Howdy! XD First off I want to say I really like what I've seen browsing these forums since I discovered coderanch.com a few weeks ago. Everyone seems pretty helpful, the minimalist design is nice for easy navigation (no clutter) and I get a kick out of the ads at the bottom of every thread.
I've been learning Java via a free set of lectures and PDF files for a course at Stanford University called Programming Methodology. It's available on iTunesU and YouTube. In this course, one of the assignments is to create the game Breakout, and there is a PDF of the "Breakout.java Starter File" which basically just imports all the stuff you need to import to make Breakout, and provides the code to set up all the constants, such as the the brick width, application window width, paddle width, etc.
Here's what the top looks like:
I don't know a whole lot about Java libraries yet (don't know a whole lot about Java at all really) but I did notice that acm._____ isn't found anywhere at http://docs.oracle.com/javase/7/docs/api/ so I got curious about it.
What is acm? Is it part of the standard JDK? Assuming that its not, if I used the acm stuff to make a breakout game, and then compiled the program, would my friends be able to play that game using their JRE on their computer even though acm isn't part of oracles' java world? I'm thinking it would indeed work because I've been taught that the compiler turns everything into byte-code, including the acm stuff, but I'd prefer to use official java library equivalents to acm if acm is in fact some kind of "third party" thing.
Random question: Is coderanch.com founded by someone involved with O'Reilly and/or the "Head First" books? I'm a big fan of the HTML and CSS head first book, and I'm yet to finish Head First Java.
Random suggestion: I noticed you guys are fairly adamant about having code wrapped in code tags, and understandably so. When browsing this forum on my iPhone a couple weeks ago, the "new topic" field had no text editing tools at all. Just simply a blank box to type in your thread content and thats all. So essentially, any user unfamiliar with BB Code (and there are a lot of people who aren't) wouldn't even have a code button to use. I'm not sure how many other mobile devices would turn up the same issue, but if the webmaster could somehow implement to mobile the same text editing features available on desktop, you might see a bit more tagged code. Of course there will always be newbies who don't tag code simply because they don't know the rule, but it might help a little. Plus its just plain handy to have those features on mobile.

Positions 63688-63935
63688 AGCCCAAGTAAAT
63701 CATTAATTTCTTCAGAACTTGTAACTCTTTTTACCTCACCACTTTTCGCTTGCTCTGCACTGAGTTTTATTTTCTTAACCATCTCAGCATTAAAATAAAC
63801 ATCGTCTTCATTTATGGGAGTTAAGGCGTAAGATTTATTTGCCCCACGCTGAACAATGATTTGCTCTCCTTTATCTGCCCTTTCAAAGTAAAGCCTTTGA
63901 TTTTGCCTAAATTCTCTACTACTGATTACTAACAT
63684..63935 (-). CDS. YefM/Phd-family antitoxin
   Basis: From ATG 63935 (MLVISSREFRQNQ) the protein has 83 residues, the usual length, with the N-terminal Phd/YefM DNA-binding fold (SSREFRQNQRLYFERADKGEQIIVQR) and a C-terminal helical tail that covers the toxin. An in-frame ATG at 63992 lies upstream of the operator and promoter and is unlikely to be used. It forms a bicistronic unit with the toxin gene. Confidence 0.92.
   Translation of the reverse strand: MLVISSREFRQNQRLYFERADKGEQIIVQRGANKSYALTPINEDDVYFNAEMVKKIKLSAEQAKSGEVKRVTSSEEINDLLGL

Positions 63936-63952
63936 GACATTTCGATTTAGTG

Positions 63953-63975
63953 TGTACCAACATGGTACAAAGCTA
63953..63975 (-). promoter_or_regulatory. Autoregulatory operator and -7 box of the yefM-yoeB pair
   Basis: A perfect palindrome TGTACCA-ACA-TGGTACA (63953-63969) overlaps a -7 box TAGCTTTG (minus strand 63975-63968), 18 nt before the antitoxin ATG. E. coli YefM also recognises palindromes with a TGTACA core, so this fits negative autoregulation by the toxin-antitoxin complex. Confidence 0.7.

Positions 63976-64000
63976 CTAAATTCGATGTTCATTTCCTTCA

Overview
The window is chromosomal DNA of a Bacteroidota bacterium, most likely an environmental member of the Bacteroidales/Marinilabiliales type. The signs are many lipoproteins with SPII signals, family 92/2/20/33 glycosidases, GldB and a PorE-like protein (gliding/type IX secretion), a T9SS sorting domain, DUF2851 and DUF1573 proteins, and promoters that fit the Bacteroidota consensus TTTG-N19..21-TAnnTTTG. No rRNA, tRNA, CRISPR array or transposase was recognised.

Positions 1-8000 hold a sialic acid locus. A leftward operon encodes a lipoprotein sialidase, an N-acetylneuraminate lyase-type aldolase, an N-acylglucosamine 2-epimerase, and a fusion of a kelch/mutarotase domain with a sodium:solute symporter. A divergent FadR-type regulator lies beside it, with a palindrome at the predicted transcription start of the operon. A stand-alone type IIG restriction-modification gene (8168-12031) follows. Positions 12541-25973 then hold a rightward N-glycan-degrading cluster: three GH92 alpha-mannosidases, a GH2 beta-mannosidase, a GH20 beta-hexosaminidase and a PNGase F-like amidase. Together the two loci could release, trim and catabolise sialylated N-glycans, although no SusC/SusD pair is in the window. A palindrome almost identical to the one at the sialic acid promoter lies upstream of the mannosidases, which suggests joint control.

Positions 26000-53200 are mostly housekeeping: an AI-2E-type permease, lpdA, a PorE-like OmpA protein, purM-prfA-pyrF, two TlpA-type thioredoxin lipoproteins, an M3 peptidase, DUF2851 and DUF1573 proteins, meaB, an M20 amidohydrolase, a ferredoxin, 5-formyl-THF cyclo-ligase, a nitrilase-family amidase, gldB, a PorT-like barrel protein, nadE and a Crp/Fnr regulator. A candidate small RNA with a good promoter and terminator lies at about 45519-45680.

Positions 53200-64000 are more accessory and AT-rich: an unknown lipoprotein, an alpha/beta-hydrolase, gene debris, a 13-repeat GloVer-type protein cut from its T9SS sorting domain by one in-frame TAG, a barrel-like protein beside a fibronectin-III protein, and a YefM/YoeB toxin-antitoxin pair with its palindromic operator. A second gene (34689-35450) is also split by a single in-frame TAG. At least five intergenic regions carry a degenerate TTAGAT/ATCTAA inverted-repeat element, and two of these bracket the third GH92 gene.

Nothing is withheld from us what we have conceived to do. -Russel Kirsch-
Justin Coombs wrote:What is acm? Is it part of the standard JDK?
Dunno, but I suspect not. A quick Google got me this link, which I think is probably your man.
And just a small critique before I go:
You seem to be importing a bunch of graphics stuff, presumably for your UI, and I think you may get sidetracked with all the "swingy" stuff before you get down to the nitty-gritty, which is:
What is the game of breakout, and how does it work?
Seems to me that if you've got that sorted out, you should then be able to reproduce the game for Swing, a webpage, or even good old console output (albeit possibly a bit clunky).
Concentrate on WHAT needs to be done first; not how you're going to do it.
Unfortunately, that often means postponing coding - at least until you can describe the game in detail, and in English (or your native language).
Sunday Tip from an old fart.
Isn't it funny how there's always time and money enough to do it WRONG?
Artlicles by Winston can be found here
I took the online courses with Stanford as well. The ACM libraries are external libraries that were created by the Association for Computing Machinery (one of the oldest computing societies I believe). Those libraries were not created by Oracle as part of the JDK, but are 3rd party libraries. If you send the programs to your friends involving ACM, they will still be able to use the ACM because the libraries will get compiled along with the rest of your code. Even though these are 3rd party, they are still a great way to use graphics, even if they are not part of the JDK itself.
I hope this helps, even a lot later!